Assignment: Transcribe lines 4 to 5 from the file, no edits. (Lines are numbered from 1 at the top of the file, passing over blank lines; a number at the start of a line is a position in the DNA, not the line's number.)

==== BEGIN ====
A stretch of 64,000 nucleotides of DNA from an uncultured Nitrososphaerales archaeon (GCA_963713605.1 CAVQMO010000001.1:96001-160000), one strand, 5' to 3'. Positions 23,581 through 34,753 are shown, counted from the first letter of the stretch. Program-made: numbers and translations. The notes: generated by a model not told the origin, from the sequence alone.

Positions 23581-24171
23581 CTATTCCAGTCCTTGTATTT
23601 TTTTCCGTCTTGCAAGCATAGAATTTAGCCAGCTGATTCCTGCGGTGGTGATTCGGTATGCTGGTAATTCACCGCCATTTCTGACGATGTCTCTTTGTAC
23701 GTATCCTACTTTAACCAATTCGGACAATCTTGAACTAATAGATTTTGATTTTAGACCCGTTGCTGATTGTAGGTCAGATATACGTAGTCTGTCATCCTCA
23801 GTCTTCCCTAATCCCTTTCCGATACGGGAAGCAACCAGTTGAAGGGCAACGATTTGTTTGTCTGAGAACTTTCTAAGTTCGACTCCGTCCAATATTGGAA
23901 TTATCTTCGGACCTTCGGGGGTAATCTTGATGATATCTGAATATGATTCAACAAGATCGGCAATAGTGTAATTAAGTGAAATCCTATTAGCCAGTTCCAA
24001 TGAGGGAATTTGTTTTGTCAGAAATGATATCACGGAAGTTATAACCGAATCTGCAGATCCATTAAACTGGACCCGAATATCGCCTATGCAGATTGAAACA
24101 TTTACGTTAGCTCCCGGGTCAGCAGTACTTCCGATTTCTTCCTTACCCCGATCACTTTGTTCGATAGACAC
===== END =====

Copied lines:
23601 TTTTCCGTCTTGCAAGCATAGAATTTAGCCAGCTGATTCCTGCGGTGGTGATTCGGTATGCTGGTAATTCACCGCCATTTCTGACGATGTCTCTTTGTAC
23701 GTATCCTACTTTAACCAATTCGGACAATCTTGAACTAATAGATTTTGATTTTAGACCCGTTGCTGATTGTAGGTCAGATATACGTAGTCTGTCATCCTCA